KESWICK Lifestyles in Keswick and its’ environs - August 2015
In this issue
A Cowboy in Keswick also: only in keswick, life happens, what’s cooking, overheard, keswick scene and much more
v i r g i n i a ’ s H o r s e C o u n t ry RE
STAVE MILL FARM ~ Elegant 84 acre horse property in the Farmington Hunt. House was built in 2001 w/a copper roof & stucco in Albemarle Co., 20 min. from Charlottesville & UVA. Master Bedroom suite on 1st floor, 2 large bedrooms w/separate baths on 2nd floor, high ceilings, cast-iron lentils, hardwood floors 2 fireplaces, high-end kitchen, 50kw generator, guest cottage, 8-stall barn w/paddocks, run-in sheds, riding ring, tractor shed w/shop, potting shed/summerhouse & trap shooting shed.
SPRING BROOK c. 1850 ~ This renovated VA farm house is situated on 34 open acres w/ beautiful mtn. views in Orange Co. The 4-bedrm. 3.5 bath house is in excellent condition & w/4000+/- fin. sq. ft. is a perfect size. Property is further complimented with a bank barn used for entertaining or game room/studio. Also included is a large pole barn (stable conversion), guest cottage, garage/workshop, pool, fully fenced, spring-fed pond. Spring Brook is the ideal VA Farm, located 25 min. from Charlottesville and two hours from D.C.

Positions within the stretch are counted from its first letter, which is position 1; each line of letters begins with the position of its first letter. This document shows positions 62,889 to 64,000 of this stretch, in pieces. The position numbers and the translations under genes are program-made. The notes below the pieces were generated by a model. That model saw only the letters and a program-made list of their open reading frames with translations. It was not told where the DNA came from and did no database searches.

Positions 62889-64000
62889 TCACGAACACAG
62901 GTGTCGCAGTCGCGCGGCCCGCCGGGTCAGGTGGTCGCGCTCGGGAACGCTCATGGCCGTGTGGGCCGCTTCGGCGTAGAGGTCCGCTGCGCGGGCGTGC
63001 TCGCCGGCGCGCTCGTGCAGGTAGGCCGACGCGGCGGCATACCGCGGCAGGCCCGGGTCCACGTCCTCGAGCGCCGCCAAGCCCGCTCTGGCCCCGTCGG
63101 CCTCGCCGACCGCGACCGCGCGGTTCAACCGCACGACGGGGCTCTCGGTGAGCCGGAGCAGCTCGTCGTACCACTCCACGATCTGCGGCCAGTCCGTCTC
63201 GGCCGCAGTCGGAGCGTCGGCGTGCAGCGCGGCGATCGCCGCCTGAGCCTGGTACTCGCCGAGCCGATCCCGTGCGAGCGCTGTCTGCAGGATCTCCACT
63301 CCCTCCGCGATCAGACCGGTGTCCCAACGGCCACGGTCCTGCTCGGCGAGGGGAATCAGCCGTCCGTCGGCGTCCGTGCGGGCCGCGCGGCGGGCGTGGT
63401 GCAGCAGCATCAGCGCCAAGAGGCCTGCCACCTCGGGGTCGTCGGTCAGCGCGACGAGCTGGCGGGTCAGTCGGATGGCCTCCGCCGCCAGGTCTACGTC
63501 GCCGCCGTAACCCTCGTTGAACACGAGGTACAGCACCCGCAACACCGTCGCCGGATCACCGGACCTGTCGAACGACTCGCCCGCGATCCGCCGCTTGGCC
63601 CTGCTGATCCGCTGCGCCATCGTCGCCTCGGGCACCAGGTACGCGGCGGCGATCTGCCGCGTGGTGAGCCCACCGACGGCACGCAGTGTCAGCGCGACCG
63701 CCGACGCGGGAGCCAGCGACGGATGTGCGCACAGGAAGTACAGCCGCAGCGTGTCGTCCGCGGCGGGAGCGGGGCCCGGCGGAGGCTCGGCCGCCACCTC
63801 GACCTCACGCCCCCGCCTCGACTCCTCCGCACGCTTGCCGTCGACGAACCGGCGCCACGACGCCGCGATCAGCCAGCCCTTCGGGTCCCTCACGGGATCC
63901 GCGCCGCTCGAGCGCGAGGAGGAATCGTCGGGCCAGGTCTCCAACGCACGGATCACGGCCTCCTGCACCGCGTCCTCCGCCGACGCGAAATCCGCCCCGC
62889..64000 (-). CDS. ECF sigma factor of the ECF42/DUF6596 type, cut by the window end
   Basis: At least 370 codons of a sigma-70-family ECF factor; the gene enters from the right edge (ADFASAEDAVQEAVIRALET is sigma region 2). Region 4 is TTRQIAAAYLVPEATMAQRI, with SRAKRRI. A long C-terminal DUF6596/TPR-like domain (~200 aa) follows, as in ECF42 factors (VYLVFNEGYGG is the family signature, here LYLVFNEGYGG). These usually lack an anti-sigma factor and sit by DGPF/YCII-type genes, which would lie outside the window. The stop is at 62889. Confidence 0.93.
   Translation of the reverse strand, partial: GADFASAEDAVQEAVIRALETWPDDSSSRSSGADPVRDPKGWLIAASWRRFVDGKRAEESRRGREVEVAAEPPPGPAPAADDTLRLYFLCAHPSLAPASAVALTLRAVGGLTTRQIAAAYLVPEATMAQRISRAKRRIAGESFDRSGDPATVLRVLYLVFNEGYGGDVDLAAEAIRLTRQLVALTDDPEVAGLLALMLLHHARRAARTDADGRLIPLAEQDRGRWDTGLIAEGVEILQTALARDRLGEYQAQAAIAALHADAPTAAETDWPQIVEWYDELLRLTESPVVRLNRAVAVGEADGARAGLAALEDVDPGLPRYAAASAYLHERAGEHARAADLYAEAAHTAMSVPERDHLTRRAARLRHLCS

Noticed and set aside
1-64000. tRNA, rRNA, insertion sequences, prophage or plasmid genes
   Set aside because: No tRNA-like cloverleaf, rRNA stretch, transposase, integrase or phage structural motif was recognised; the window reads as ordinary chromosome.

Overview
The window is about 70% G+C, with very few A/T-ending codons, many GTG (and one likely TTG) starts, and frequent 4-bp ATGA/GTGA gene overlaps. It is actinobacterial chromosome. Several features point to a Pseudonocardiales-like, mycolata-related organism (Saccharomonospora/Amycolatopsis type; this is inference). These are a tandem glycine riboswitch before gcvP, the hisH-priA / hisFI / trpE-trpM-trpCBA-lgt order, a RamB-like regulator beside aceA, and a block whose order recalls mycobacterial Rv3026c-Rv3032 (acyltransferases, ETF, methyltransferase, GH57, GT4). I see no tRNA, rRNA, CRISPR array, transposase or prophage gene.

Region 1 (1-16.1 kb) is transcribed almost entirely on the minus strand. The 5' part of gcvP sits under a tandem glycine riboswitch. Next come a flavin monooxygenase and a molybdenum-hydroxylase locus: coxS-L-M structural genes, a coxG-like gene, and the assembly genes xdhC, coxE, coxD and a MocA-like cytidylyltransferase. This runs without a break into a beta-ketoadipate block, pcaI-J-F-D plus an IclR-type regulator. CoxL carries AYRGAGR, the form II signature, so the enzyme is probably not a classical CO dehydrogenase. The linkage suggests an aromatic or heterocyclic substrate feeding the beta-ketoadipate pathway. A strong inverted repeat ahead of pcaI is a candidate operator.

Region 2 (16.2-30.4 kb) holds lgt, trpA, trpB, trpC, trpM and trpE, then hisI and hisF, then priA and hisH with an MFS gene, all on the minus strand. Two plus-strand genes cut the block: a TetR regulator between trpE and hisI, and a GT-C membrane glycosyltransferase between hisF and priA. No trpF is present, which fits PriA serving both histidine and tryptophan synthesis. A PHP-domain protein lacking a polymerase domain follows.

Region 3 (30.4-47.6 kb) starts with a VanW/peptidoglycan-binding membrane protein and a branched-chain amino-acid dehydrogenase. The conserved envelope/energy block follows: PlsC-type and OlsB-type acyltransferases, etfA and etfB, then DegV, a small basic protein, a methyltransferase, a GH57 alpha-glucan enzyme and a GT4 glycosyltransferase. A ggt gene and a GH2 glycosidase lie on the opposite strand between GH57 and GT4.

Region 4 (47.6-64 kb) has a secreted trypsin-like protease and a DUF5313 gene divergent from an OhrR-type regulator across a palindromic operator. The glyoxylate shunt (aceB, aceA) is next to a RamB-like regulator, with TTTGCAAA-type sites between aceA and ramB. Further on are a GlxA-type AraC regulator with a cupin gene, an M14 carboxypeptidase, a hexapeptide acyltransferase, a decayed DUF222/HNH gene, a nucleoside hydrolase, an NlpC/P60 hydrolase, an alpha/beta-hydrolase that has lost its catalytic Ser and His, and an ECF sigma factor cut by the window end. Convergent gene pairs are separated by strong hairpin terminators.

ANNANDALE ~ Circa 1805 Federal brick estatelocated in beautiful Orange County, just minutes from Gordonsville and 25 minutes to Charlottesville. The 3800 square foot manor house has twelve foot ceilings on the main floor and 10 foot on the second. The recent renovations spared no expense and include a new master suite, country kitchen, and all new mechanicals. The mostly open 63 acres includes two guest cottages, an original Sears barn (converted into a stable and entertainment center), swimming pool, extensive plantings and a newly constructed four acre lake. All of which make this property an ideal turnkey country estate.
HISTORIC CAMERON LODGE ~ Nestled in the protected heart of Somerset estates; this 66 acre estate has spectacular views to the east and west. Situated on a gently sloped ridge atop the southwest mountains, with mature plantings and specimen trees, this parcel has numerous improvements, including the 1835 Lodge, three cottages; two mortise and tenon chestnut barns and numerous other farm buildings.